“Oh, that is pretty talk but ask Johnny: What’s the difference between a silver rope and a silver noose? And if you pull too hard on your silver rope and ask him to marry you tomorrow, what will happen? Where is his last wife, and how could she have let this treasure go? Oh, little bunny, all this talk of true loves, of rings and silver ropes, is way too fancy for a poor French girl like me, raised on goat milk and rancid cheese.”
Shimmying her shoulders, Miss Dumont’s breasts broke against each other like waves. She feasted on my discomfort. “You’re a pretty little thing: The creamy skin, dark curls, dark eyes, those endless lashes. That is all good, if you lean toward the naturalism of a prize mare—and I know some men that do.”
Taking another sip, the madam said, “The brows could use a mow, the cheeks, rouge—and you must spend more time on the hair. You are no longer a schoolgirl memorizing your multiplication tables; if you don’t know nine times nine by now, you never will.”
“Eighty-one,” I said.
“Good for you but you’re not nearly as calculating as a frontier boomtown requires. One always needs an alternate plan, a back door or a saddled pony waiting in the alley for a quick escape.”
The madam continued: “A ripe beauty needs to be a step ahead of all those men with their smoking six-shooters before she’s not so ripe. I can hardly see your shoulders or arms in that nun’s habit you insist on wearing, much less your legs to see how you’re put together. But you have a full bosom and the benefit of youth without the weight of disappointment. The men aren’t lying when they tell me that Josephine Marcus is the prettiest girl to see Tombstone since Ed Schieffelin found silver at the Lucky Cuss. Find silver and pretty girls will follow; find gold, and you can’t keep them out of your pockets.”
The heavy, sweet scent of Miss Dumont’s tobacco made me light-headed. “Miss Josephine, I’m surprised that the men haven’t revealed your greatest asset, probably because they’re not an objective judge of female flesh like I am. Your gift is not your lips or your eyes or your cheeks, but your vivacity, the way your spirit lights up your skin right through the pores, lifts you up so you’re almost not walking on the same boardwalk as we poor mortals. Your optimism sends your hips floating as you trod the street, expecting the best, protected from the worst. You have dancing hips, little bunny, and there is nothing practiced or put-on about your gait; it is who you are for now. Keep that, and your health, and you’ll have more than a few years on you.”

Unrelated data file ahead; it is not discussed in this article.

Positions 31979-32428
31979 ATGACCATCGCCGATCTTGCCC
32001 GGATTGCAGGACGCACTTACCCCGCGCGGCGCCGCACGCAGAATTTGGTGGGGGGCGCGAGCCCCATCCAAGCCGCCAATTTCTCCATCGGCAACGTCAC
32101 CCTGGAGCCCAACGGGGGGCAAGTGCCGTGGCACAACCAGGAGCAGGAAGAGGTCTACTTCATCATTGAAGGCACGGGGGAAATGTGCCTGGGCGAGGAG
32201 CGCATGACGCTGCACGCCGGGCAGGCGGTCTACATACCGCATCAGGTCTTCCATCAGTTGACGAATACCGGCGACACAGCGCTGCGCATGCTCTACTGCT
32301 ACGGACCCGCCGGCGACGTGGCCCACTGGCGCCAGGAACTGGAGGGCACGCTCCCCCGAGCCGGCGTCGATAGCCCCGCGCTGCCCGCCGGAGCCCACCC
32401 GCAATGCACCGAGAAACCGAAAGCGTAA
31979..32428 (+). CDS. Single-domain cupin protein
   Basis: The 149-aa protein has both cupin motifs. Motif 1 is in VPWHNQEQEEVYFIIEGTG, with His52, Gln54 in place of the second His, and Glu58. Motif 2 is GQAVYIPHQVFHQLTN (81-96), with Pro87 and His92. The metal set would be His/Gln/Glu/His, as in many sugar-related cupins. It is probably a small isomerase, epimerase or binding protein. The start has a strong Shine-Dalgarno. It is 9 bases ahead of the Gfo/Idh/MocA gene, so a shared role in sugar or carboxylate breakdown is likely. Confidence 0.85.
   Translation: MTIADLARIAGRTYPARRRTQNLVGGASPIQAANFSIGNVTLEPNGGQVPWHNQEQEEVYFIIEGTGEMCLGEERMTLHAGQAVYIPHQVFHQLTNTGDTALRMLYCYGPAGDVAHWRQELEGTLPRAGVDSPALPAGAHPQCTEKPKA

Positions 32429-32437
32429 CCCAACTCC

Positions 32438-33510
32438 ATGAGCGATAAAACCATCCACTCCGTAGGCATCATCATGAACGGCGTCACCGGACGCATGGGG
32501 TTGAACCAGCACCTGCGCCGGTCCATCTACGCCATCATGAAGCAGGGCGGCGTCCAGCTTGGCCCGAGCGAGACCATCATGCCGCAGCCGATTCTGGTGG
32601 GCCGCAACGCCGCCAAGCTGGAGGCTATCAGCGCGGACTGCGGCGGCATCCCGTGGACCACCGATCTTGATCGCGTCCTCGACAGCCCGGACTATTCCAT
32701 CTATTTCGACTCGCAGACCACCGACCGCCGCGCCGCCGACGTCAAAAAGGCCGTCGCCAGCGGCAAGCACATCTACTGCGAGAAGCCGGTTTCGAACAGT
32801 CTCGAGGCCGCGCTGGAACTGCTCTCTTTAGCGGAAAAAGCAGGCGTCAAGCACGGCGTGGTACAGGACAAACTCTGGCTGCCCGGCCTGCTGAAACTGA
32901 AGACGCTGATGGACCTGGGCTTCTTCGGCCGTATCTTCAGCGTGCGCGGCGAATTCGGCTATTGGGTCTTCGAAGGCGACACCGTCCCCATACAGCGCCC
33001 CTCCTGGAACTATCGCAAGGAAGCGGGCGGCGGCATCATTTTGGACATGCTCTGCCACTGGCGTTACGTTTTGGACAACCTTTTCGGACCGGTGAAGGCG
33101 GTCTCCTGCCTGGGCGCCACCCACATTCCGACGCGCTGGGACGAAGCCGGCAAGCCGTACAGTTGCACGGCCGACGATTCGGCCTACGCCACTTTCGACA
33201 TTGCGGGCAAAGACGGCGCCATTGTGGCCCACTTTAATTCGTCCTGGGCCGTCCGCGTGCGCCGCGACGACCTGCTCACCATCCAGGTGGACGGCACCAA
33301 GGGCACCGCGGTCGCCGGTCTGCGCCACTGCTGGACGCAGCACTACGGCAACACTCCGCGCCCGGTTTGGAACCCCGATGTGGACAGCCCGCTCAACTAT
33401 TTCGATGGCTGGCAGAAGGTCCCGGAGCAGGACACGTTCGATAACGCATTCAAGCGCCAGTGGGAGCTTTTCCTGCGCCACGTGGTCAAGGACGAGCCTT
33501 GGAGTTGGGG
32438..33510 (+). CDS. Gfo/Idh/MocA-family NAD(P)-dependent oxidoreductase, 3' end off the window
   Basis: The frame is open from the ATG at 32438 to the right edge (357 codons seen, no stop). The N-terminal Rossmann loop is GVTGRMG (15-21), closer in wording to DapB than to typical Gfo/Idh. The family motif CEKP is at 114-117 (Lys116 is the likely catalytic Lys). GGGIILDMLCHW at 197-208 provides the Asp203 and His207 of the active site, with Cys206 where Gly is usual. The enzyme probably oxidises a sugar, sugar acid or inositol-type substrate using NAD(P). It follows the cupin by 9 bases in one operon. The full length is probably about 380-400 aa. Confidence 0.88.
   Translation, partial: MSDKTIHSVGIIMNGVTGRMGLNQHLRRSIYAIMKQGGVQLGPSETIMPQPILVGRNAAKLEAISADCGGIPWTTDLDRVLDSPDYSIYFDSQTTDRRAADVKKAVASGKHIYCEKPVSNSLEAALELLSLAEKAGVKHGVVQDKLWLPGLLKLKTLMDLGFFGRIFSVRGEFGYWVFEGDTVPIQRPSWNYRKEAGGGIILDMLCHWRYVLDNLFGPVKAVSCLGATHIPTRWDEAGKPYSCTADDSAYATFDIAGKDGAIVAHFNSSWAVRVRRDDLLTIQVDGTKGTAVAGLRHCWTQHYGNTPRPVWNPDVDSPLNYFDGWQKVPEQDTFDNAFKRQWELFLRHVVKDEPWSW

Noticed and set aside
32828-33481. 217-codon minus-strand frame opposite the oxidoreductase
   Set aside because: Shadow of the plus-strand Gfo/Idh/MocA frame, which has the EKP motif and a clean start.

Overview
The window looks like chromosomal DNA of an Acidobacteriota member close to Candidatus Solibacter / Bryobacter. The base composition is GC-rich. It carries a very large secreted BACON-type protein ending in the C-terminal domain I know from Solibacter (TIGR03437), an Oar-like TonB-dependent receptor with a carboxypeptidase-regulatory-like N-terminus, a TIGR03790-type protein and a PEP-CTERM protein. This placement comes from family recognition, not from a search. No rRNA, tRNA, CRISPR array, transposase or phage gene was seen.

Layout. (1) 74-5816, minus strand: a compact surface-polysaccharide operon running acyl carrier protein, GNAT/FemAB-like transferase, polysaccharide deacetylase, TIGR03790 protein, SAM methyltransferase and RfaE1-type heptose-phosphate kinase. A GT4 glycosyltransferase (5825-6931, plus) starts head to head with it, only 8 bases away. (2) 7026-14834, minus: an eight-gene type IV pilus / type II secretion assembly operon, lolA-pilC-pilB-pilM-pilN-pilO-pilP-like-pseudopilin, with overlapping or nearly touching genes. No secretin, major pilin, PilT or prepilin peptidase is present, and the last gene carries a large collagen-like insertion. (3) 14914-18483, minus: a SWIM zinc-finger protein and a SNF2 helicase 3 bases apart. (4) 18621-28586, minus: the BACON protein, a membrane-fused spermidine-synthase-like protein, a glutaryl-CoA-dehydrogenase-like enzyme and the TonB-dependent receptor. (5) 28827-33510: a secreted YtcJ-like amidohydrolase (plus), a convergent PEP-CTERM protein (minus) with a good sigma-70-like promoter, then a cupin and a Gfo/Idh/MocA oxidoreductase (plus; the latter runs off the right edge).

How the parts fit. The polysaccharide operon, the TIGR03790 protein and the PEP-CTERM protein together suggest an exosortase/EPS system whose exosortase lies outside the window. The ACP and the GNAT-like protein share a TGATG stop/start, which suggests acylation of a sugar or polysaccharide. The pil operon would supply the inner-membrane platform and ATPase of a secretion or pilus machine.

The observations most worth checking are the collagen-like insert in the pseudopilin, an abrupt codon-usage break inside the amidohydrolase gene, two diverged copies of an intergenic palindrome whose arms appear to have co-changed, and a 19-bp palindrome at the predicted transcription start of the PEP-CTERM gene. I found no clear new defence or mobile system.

I was at a loss for words, unsettled as much as pleased by Madame Mustache’s flattery and the notion that men discussed me in town. “All right,” she said, “you’ve convinced me, Lady Josephine. I am overcome with remorse for wrinkling your brow, wrinkles that will immediately fade, unlike my hard-won creases. I surrender to your optimism. You know the world better than I, I’m sure. I see you and your faithful, love-besotted Johnny together in a little cottage, picket fence, villains jailed, a bun in the oven, an orange cat on the hearth with mice in her tummy, and a sudden silver bonanza. But please, just hear a foolish, frightened old Française out. What if something happens?”
Miss Dumont raised her eyes to the ceiling. “Suppose Johnny rides off on a posse and catches a stray bullet or his breast stops the shrewdly placed arrow shot from a distant cliff by one of those rude Apaches?” She reached over to her cello and twanged the strings to mimic the bow’s lethal sound. “What then, little bunny? What will happen then?”
“That won’t happen,” I said, my voice tight in my throat. “Why think the worst?”